New York: United States President Donald Trump has stirred a diplomatic tempest by ridiculing India's development efforts in Afghanistan and sources in New Delhi have rejected the volatile remarks by pointing out the importance of nation-building in the war-torn nation and asserting that it provides troops only for United Nations operations.
Talking to reporters before a cabinet meeting in Washington on Wednesday, Trump said that Prime Minister Narendra Modi told him about a library that India had built in Afghanistan and mockingly said: "I don't know who's using it in Afghanistan."
Trump, who is known for his intemperate and undiplomatic off-the-cuff remarks, added that what India had spent was the equivalent of what the US spends in five hours "and we're supposed to say, 'Oh, thank you for the library'."
It was Trump, who had asked India in 2017 to play a greater role in Afghanistan, specifically in nation-building, but was now ignoring New Delhi's economic assistance of over $3 billion since 2001, as well as its security assistance to the Kabul government.
Dismissing Trump's taunt, an Indian source in New Delhi said: "India firmly believes in the critical role that developmental assistance can play in transforming human lives.
"India does not send its armed forces abroad except under the specific mandate of UN peacekeeping operations."
So far, India has not officially or formally reacted to Trump's taunt.
Trump appeared to be lashing out against criticism in the US and abroad against his decision to reduce by half the number of US troops in Afghanistan to 7,000 and India was caught in a context-less, free-wheeling diatribe.
This and his decision to pull out of Syria sparked the resignation of Defence Secretary Jim Mattis.
Under Trump, the US has moved for closer strategic ties with India, giving it the status of a major defence partner and entering into several security-related agreements.
But Trump has frequently attacked close US allies.
Trump's statement was made in the context of what he said the US efforts abroad to protect global security interests and what he perceived as inadequate investments by other countries in these efforts.
His remarks appeared to be a criticism of India for not providing troops for US-led operations in Afghanistan, but it ignores New Delhi's security assistance to that country that includes training for over over 4,000 Afghan military and security personnel and supply of helicopters.
Soon after 9/11 attacks by the Taliban-backed al-Qaeda in 2001, the government of then-Prime Minister Atal Bihari Vajpayee had reportedly offered logistical and security support for the US operations against the Taliban and the al-Qaeda.
But it was reportedly rejected by then-President George W Bush, who chose to rely on Pakistan, which in turn double-crossed Washington by harbouring al-Qaeda leader Osama Bin Laden and supporting Taliban forces that attacked US troops in Afghanistan.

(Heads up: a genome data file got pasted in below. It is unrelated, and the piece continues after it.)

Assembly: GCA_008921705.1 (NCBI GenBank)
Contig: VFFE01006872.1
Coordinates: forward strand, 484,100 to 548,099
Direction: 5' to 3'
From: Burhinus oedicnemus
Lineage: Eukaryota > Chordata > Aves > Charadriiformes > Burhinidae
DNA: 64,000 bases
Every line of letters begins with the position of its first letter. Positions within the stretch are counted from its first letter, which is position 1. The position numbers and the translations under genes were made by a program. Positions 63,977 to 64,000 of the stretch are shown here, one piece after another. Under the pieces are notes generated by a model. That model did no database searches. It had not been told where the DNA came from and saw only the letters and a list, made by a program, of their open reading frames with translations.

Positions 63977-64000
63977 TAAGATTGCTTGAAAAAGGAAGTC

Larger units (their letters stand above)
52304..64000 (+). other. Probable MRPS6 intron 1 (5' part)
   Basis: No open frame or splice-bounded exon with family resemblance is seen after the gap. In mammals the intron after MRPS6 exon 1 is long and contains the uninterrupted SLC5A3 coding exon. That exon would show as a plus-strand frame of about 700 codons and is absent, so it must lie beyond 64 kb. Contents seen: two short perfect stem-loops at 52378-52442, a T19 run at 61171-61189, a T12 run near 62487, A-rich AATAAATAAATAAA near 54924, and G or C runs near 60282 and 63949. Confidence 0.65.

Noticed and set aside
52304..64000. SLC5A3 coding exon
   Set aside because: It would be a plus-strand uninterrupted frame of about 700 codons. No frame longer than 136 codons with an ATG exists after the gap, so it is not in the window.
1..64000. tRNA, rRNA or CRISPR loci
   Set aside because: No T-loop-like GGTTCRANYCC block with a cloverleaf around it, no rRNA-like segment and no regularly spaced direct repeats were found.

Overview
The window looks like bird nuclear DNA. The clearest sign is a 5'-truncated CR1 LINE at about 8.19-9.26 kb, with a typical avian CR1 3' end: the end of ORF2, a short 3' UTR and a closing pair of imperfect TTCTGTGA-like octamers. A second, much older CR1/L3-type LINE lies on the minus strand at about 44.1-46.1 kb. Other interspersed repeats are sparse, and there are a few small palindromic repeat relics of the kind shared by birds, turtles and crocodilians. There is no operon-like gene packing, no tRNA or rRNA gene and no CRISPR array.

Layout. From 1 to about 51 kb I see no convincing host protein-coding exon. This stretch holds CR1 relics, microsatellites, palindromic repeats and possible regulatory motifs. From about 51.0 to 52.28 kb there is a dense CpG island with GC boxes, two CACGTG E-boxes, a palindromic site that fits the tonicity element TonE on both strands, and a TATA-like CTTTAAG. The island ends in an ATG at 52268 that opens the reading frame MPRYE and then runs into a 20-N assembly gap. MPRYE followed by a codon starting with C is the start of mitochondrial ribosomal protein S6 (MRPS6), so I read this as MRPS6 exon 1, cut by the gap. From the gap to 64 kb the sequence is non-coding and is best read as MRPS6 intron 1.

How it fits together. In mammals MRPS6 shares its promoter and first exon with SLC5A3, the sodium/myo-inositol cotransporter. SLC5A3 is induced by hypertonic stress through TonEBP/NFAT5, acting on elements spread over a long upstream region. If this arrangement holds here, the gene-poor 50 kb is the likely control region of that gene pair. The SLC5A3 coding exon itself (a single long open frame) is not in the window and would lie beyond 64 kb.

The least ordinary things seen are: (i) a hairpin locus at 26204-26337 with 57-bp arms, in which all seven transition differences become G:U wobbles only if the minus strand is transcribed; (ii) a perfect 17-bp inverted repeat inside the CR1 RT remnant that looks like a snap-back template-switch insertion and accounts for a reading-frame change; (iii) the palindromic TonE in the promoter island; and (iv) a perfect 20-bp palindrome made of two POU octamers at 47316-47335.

Trump has, however, added a caveat that he got along well with Modi, who he said is "smart".
"I could give you an example where I get along very well with India and Prime Minister Modi," Trump was quoted as saying.
But he also added a barb that appeared to lack context: "I don't like being taken advantage of (in Afghanistan)."
Although Trump has been critical of US nation-building and development efforts -- the mainstay of previous administrations' foreign policy -- in 2017, he had said of India: "We want them to help us more with Afghanistan, especially in the area of economic assistance and development."
India's package of of the $3-plus-billion developmental and humanitarian assistance to Afghanistan includes the Parliament house, the Taliban has tried to destroy as it is a powerful symbol of democracy.
Scores of Indian workers have paid with their lives for helping rebuild Afghanistan in the face of terrorist attacks.
India has built strategically important network of roads in Afghanistan with potential for use by US and NATO forces there.
Acknowledging India's role in providing strategic alternative links to Pakistani ports for Afghanistan, the US exempted Indian Chabahar port project in Iran from US sanctions against dealings with Tehran.
The port is linked by an India-built road to Afghanistan that was used to transport 1.1 million tonnes of wheat donated by India to Afghanistan.
Pointing out that India plays a significant role as a development partner in Afghanistan, the sources here said this partnership was built on the specific needs and requirements worked out with the Afghan government.
"It is aimed at the welfare of the people of Afghanistan and for a tangible improvement in the lives of its people," the Indian source said in response to Trump's crticism.
"India seeks to build capacities and capabilities of Afghan nationals and its institutions for governance and delivery of public service, develop socio-economic infrastructure, secure lives and promote livelihood," the source added.
Other Indian projects include the 220kV DC transmission line from Pul-e-Khumri to Kabul, a 220/110/20 kV sub-station at Chimtala, and the Salma Dam with an installed capacity of 42MW.
Also, over 3,500 Afghans are undergoing various training programmes in India. Each year New Delhi gives 1,000 scholarships for Afghan nationals under the Indian Council for Cultural Relations (ICCR) and provides 500 Indian Technical and Economic Cooperation (ITEC) slots for Afghanistan.
India has also built the 400-bed Indira Gandhi Institute of Child Health (IGICH) hospital that also trains health personnel.
India encourages private investment in Afghanistan besides community development projects including in education, health, agriculture, irrigation, drinking water, renewable energy, flood control, micro-hydropower, sports infrastructure and administrative infrastructure.